Talking of regulation, blogger and media personality Sanjukta Basu, was livid enough over the Times Now’s cheap shots at her to take it to court for a programme it ran on April 6, 2018, on a show titled ‘Rahul’s Troll Army’. She was termed a “Hindu hater” and “vile troll” in the programme. The problem though was getting justice in the case. Although the complainant had filed a legal notice against the channel on April 24, 2018, there was no response from it.

A year later The Wire reported that the News Broadcasting Standards Authority (NBSA) had written to Bennett Coleman and Company Limited, owner of the channel, that they had received a grievance against it for running a defamatory programme against the complainant which “violated the Guidelines on Broadcast of Potentially Defamatory Content – basic guidelines No. 5, No. 8 and others”. She had also demanded an apology from the channel. Again a long silence.

It took another one and a half years for the NBSA to be stirred into following up on this. Meanwhile, Basu went ahead and filed an intervention application (IA) in the Supreme Court in the matter related to Sudarshan TV, to raise “pertinent questions over the non-functioning of the NBSA as a grievance redressal body and shed additional light on their adjudication mechanisms which have inherent weaknesses.” This was done on October 23. On October 25, the NBSA finally directed Times Now to air a public apology. It even provided the necessary text: “We regret that in the programmes aired on 6.4.2018 – ‘India Upfront’@ 8 pm and ‘The NewsHour Debate’@ 9 pm on Times Now channel, we had not taken the version of the complainant Ms Sanjukta Basu, thereby violating the principles relating to impartiality and objectivity and ensuring neutrality and fairness in reporting. We clarify that there was no intention to bring disrepute to Ms Sanjukta Basu.” The channel, it seems, has finally issued that apology.

In her public statement on the matter, Basu observed wryly, “The NBSA has hurriedly released the long-delayed judgment on my complaint against Times Now channel deciding in my favour.” She had no intention though, she iterated, to withdraw her IA since “the regulator’s non-functioning and inherent weakness are still valid in larger public interest…The fight is not over yet. The fight for a better media and better self-regulatory body continues.”

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Readers write in…

Prem Chand, Patna: “I have been reading The Wire’s articles and watching its videos for the last two years and have richly benefited from them. However, I also need to say that both the news as well as the headlines given has become quite predictable and obsessive. It’s true that we are living in deeply polarised times, but the sad part is you too are either coincidently or deliberately aiding the polarisation.  Just because you are on the other side of the spectrum doesn’t mean you are always on the right side. Recently in her video post Arfa Khanum Sherwani argued that Lalu raj was not a jungle raj. According to her, the concept of jungle raj is a creation of the upper castes. Irrespective of whether Bihar was a Jungle raj or Ram Rajya, isn’t  this a covert attempt to divide people and sow seeds of enmity among them?”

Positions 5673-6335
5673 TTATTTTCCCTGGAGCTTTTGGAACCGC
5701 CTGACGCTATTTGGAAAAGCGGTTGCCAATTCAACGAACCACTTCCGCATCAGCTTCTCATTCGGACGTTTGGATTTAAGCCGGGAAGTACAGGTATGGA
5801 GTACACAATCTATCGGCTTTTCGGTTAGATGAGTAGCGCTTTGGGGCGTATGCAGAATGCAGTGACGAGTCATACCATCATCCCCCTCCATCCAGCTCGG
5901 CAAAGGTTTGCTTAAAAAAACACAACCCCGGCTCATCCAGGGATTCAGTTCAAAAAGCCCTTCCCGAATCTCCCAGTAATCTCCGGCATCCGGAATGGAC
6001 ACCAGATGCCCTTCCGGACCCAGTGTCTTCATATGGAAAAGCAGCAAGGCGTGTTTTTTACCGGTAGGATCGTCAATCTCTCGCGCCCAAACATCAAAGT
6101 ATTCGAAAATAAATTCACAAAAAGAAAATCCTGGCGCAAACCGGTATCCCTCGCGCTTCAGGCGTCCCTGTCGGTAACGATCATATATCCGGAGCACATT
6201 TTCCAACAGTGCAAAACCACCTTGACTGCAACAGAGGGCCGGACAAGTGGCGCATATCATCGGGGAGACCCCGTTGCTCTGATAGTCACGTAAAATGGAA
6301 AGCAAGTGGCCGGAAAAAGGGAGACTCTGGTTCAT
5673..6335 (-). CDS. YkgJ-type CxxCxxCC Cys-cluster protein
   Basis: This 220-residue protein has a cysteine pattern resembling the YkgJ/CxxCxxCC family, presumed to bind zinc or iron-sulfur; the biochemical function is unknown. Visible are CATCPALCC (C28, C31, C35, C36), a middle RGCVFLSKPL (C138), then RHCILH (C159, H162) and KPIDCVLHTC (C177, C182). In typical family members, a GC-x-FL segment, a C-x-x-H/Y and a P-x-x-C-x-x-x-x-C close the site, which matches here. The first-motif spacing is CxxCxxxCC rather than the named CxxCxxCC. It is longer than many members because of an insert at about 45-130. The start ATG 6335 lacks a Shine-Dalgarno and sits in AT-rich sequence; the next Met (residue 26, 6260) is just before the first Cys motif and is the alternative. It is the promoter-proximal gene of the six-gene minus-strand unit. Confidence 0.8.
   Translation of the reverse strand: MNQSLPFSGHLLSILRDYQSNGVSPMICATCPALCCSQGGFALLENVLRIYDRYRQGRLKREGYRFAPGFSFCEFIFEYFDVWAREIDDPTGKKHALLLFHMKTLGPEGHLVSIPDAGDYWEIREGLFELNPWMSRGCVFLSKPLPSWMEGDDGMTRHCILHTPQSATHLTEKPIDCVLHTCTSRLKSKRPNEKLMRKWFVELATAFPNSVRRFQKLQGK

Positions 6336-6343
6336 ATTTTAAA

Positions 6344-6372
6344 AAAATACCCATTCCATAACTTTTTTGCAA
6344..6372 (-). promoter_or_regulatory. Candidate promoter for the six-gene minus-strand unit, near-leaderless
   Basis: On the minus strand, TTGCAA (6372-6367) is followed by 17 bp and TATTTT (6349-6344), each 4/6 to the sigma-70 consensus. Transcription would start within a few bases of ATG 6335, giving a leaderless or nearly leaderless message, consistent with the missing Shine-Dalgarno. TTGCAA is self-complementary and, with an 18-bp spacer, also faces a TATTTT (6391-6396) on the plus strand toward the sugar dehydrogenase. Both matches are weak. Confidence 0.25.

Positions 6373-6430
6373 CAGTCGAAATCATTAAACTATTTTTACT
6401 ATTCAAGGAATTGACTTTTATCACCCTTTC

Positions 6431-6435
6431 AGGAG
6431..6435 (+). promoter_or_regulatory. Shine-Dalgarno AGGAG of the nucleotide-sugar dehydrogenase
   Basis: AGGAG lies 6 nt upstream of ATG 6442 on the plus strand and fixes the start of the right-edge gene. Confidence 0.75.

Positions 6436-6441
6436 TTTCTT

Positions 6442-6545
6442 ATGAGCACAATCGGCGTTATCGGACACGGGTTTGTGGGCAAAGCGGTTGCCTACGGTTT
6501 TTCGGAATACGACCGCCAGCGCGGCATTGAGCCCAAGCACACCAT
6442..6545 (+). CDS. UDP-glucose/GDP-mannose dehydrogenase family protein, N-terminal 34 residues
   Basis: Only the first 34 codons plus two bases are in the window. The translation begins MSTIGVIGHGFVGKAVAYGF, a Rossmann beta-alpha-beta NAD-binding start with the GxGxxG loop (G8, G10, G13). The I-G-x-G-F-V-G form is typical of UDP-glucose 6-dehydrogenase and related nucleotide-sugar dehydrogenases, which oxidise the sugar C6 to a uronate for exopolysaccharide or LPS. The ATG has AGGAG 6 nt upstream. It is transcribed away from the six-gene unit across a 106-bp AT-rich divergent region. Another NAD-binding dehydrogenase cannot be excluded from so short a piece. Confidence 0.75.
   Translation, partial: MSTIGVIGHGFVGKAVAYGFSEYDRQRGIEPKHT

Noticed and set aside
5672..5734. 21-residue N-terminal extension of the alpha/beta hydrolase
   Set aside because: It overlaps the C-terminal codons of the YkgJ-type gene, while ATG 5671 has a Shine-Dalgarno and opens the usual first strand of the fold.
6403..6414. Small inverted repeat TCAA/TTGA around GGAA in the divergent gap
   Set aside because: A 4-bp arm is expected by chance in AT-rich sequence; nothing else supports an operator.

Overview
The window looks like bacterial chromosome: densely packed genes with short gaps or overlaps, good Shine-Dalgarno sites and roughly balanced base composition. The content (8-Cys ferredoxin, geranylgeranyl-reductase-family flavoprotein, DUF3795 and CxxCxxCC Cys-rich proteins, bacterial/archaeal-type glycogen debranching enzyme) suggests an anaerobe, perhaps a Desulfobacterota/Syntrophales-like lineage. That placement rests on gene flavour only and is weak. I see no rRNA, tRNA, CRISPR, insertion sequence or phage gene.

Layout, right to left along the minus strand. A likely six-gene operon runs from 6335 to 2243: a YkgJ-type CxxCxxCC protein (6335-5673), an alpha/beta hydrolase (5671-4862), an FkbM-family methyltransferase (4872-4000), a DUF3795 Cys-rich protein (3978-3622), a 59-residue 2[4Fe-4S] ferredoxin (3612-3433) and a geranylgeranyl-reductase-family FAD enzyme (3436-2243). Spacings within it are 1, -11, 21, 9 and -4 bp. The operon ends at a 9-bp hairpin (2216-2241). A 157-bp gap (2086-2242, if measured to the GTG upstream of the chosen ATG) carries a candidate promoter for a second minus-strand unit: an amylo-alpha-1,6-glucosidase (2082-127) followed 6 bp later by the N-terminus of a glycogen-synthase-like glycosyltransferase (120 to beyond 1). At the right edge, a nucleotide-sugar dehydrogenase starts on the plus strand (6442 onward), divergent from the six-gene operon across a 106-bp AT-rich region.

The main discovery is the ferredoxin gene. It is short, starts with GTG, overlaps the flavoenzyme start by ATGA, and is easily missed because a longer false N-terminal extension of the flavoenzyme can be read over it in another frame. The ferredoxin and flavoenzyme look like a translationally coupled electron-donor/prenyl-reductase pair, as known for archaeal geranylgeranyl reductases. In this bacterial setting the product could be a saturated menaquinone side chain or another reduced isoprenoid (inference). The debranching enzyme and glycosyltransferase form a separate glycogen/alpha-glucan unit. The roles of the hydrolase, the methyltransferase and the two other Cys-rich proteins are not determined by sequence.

Vijay Modi: “I listened to ‘Arnab Goswami Arrest: Arfa Khanum-Siddharth Varadarajan Square Off’ (November 5), discussing Arnab Goswami. Both had good arguments. Perhaps Arnab should be supported in the name of ‘free journalism’, but why not let him suffer for his bigotry which should be a strict no-no in journalism?”

M.K. Shah: There was a great hue and cry in the media, with celebrities, scholars, writers, jurists, joining in, when an FIR against the editor of The Wire was filed. Yet the very same lot remained indifferent to the Arnab Goswami arrest, rejoicing in it and even endorsing it. Strangely, their concern about freedom of expression is only for those who pursue an anti-Hindutva, anti-India agenda.

Shashank Patwardhan: “I feel that you lean towards a leftist ideology and I don’t care what you have to say on nationalists like Arnab Goswami. But you should keep in mind that he is a journalist although he may have a different ideology to yours. If the government should ever choke your voice, I would stand in support of The Wire, and I am sure Arnab would too.”

Mohan Menon, Thrissur: “On November 5, while most newspapers reported a narrow upper hand to Joe Biden, the Democratic candidate, the pro-BJP newspaper in Kerala, Janmabhoomi, while reporting his, added that “Trump will go to Court”. Victory is victory for each and every one – no matter whether it is a Trump or Biden. Where is the question of court in this? In nutshell, power mongers will always try to go against democratic norms if they perceive power slipping from their hands.”

Write to publiceditor@thewire.in